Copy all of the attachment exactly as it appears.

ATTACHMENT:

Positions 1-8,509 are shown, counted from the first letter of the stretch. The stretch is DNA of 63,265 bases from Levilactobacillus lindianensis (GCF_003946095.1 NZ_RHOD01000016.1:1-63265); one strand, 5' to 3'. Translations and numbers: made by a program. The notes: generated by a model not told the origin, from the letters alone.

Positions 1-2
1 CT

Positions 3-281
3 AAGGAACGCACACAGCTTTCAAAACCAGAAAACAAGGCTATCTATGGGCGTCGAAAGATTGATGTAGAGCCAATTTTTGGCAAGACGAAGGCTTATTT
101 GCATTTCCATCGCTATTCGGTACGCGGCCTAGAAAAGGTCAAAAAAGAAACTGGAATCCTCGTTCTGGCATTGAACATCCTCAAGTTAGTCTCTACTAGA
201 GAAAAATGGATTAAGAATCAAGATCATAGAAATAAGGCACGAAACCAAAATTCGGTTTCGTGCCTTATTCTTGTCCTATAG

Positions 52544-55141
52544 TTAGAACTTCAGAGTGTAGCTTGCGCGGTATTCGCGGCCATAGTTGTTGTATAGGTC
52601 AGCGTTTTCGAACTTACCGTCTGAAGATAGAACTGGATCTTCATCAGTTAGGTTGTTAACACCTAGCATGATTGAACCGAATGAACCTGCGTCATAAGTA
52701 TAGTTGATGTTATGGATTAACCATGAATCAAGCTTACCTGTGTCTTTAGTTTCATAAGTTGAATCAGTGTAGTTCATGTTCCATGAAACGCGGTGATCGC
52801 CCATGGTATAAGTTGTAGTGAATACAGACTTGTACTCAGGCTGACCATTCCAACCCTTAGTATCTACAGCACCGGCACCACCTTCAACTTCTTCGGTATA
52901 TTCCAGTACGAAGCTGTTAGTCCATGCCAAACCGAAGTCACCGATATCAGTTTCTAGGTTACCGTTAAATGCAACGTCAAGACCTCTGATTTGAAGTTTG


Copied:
Positions 1-8,509 are shown, counted from the first letter of the stretch. The stretch is DNA of 63,265 bases from Levilactobacillus lindianensis (GCF_003946095.1 NZ_RHOD01000016.1:1-63265); one strand, 5' to 3'. Translations and numbers: made by a program. The notes: generated by a model not told the origin, from the letters alone.

Positions 1-2
1 CT

Positions 3-281
3 AAGGAACGCACACAGCTTTCAAAACCAGAAAACAAGGCTATCTATGGGCGTCGAAAGATTGATGTAGAGCCAATTTTTGGCAAGACGAAGGCTTATTT
101 GCATTTCCATCGCTATTCGGTACGCGGCCTAGAAAAGGTCAAAAAAGAAACTGGAATCCTCGTTCTGGCATTGAACATCCTCAAGTTAGTCTCTACTAGA
201 GAAAAATGGATTAAGAATCAAGATCATAGAAATAAGGCACGAAACCAAAATTCGGTTTCGTGCCTTATTCTTGTCCTATAG

Positions 52544-55141
52544 TTAGAACTTCAGAGTGTAGCTTGCGCGGTATTCGCGGCCATAGTTGTTGTATAGGTC
52601 AGCGTTTTCGAACTTACCGTCTGAAGATAGAACTGGATCTTCATCAGTTAGGTTGTTAACACCTAGCATGATTGAACCGAATGAACCTGCGTCATAAGTA
52701 TAGTTGATGTTATGGATTAACCATGAATCAAGCTTACCTGTGTCTTTAGTTTCATAAGTTGAATCAGTGTAGTTCATGTTCCATGAAACGCGGTGATCGC
52801 CCATGGTATAAGTTGTAGTGAATACAGACTTGTACTCAGGCTGACCATTCCAACCCTTAGTATCTACAGCACCGGCACCACCTTCAACTTCTTCGGTATA
52901 TTCCAGTACGAAGCTGTTAGTCCATGCCAAACCGAAGTCACCGATATCAGTTTCTAGGTTACCGTTAAATGCAACGTCAAGACCTCTGATTTGAAGTTTG